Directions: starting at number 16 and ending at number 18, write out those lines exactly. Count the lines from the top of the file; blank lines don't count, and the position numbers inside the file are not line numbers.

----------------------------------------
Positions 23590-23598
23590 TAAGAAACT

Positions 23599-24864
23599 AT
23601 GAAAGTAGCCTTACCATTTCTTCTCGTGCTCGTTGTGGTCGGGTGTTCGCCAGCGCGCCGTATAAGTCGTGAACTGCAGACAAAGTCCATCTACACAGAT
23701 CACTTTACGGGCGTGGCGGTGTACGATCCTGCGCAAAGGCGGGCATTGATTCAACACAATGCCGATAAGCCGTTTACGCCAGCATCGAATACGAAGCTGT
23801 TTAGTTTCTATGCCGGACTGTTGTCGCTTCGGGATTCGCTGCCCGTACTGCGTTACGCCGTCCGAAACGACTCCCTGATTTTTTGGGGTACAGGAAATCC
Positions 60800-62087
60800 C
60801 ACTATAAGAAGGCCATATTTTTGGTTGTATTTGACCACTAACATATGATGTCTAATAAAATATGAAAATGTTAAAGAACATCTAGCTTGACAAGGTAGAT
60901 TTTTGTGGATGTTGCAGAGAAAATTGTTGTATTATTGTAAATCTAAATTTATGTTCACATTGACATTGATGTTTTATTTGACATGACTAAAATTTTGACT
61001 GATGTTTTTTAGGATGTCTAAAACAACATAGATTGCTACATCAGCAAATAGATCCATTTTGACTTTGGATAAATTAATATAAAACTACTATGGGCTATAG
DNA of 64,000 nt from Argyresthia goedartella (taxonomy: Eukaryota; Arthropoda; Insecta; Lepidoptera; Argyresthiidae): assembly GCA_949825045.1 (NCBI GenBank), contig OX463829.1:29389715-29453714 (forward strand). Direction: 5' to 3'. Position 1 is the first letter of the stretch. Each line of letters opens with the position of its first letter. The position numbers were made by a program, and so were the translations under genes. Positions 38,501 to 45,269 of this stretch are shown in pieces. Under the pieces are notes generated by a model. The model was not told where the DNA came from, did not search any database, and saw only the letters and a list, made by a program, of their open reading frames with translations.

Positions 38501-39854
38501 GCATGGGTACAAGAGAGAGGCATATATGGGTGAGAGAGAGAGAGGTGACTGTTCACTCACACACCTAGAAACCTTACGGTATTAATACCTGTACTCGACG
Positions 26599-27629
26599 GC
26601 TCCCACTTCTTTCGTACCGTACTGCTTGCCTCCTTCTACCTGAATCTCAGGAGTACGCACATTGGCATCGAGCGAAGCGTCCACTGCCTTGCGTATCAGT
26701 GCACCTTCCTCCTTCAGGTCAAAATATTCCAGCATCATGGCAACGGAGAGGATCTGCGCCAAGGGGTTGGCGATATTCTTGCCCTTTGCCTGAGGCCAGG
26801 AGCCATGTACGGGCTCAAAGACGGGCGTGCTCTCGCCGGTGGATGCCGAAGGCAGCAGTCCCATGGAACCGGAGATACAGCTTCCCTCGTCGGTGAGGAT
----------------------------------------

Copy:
Positions 26599-27629
26599 GC
26601 TCCCACTTCTTTCGTACCGTACTGCTTGCCTCCTTCTACCTGAATCTCAGGAGTACGCACATTGGCATCGAGCGAAGCGTCCACTGCCTTGCGTATCAGT